The quotes we received were all for equivalent coverage terms, but you should be careful when you’re comparing quotes for your own vehicle. A “seven-year/100,000-mile” extended warranty might start on the date the first owner purchased the car. Considering the first three years/36,000 miles are covered by the factory bumper-to-bumper warranty, you’re really paying for four years/64,000 miles of added protection in those cases.

    For context, the average extended car warranty costs around $1,000 per year of coverage, which would be $4,000 for four years. That makes our quotes from olive ($2,405) and Ford Protect ($2,745) seem like relative bargains.

    But are they worth the cost?

    If you have significant savings, getting stuck with a massive repair bill might not be a huge worry, but if you don’t, it could be ruinous. A ConsumerAffairs investigation found that most drivers surveyed couldn’t afford to pay cash for a $1,000 repair bill, and 13% of respondents simply had no way to handle a bill that large — even with credit.

    » LEARN MORE: How to get a cheap extended car warranty

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      Is an F-150 extended warranty worth it?

      In general, an extended auto warranty is more likely to be worth it if any of the following apply to you:

      1. Your vehicle has below-average expected reliability.
      2. The cost of the warranty is lower than the expected cost of repairs.
      3. A big surprise repair bill could be financially catastrophic for you.
      4. You don’t mind paying a few thousand dollars for added peace of mind alone.

      Since points three and four are subjective, let’s look at the Ford F-150’s reliability and repair costs.

      » MORE: Ford maintenance: cost, plans and service schedule

      For starters, Ford vehicles in general are expected to exhibit below-average reliability. J.D. Power ranked the American brand 23rd out of 29 brands for dependability, and Consumer Reports ranked it 22nd out of 30.

      As for the Ford F-150 specifically, Consumer Reports gave the past three model years (2021 to 2023) a predicted reliability rating of 2 out of 5, citing major engine issues as the culprit. That’s also backed up by some reviews from real customers, too.

      “My husband’s F-150 3.5 liter Eco boost truck has only 70,000 miles and all at once everything started going wrong!” wrote Lauren, a ConsumerAffairs reviewer in Michigan.

      My husband’s F-150 3.5 liter Eco boost truck has only 70,000 miles and all at once everything started going wrong!”
      — Lauren, a ConsumerAffairs reviewer in Michigan

      David, a ConsumerAffairs reviewer in California, told us: “I took my truck (F150 Raptor) to have heater core replaced, I informed the service department that there was also an issue with the transmission that needed to be looked at and a a/c issue. They fixed the heater core, however, that was all. After driving the truck off and traveling 10 miles all sorts of alarms went off, causing the truck to become disabled and non functioning.”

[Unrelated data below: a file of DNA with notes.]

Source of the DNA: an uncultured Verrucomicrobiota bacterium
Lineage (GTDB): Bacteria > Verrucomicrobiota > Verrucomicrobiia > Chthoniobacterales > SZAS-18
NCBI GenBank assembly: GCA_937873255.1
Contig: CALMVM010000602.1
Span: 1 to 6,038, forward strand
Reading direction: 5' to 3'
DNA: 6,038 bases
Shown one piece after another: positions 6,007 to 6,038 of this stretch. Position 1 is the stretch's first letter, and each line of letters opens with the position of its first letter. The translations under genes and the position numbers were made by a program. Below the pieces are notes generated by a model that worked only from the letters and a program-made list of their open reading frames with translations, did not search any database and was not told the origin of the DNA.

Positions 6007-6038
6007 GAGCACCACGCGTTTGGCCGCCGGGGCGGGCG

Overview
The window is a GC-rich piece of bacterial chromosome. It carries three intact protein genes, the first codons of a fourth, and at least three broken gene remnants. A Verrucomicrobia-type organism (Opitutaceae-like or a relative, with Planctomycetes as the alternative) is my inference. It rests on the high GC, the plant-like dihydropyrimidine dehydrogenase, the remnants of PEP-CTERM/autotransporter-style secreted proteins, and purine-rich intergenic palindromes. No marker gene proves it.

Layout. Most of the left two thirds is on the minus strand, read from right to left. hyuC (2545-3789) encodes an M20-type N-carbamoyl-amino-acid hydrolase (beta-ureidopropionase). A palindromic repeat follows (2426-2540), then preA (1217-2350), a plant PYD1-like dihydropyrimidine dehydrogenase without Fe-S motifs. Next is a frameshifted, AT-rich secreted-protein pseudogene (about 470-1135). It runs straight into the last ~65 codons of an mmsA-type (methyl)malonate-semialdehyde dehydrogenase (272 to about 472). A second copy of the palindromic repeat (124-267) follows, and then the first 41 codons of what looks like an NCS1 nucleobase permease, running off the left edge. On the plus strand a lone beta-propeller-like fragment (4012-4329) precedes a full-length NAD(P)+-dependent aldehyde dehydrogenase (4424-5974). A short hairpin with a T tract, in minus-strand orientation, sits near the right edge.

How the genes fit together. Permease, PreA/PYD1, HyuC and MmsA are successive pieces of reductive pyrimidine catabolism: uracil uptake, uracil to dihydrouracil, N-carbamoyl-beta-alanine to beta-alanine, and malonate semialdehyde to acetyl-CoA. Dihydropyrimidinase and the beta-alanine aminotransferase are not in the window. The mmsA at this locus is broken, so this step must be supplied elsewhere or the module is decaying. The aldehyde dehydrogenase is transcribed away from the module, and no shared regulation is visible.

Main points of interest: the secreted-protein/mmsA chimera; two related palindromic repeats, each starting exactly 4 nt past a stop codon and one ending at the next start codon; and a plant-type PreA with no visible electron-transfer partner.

RepairPal, which rates vehicles based on the cost and frequency of repairs, gave the F-150 a score of 3.5 out of 5. Its 2019 data suggests the F-150 costs $788 per year in repairs and maintenance and that 15% of repairs cost about $2,000 or more. Adjusted for inflation, that’s roughly $1,073 in January 2024. Those numbers are below average for a full-size pickup but above average for all cars, trucks and SUVs combined.

      All things considered, you can probably expect your Ford F-150 to exhibit below-average reliability, and it may start needing major repairs before reaching 100,000 miles. Plus, the odds of you getting a decent deal on a bumper-to-bumper extended warranty are decent.

      As a result, an extended warranty on a Ford F-150 might be worth it if you can get one for under $3,000 or so.

      » MORE: Pros and cons of extended auto warranties

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      Article sources
      ConsumerAffairs writers primarily rely on government data, industry experts and original research from other reputable publications to inform their work. Specific sources for this article include:
      1. J.D. Power, “Vehicle Dependability Slumps as Rate of Deterioration Increases, J.D. Power Finds.” Accessed March 15, 2024.
      2. Consumer Reports, "Who Makes the Most Reliable New Cars?” Accessed March 15, 2024.
      3. Consumer Reports, “Ford F-150.” Accessed Aug. 23, 2023.
      4. RepairPal, “Ford F-150 Reliability Rating.” Accessed Aug. 23, 2023.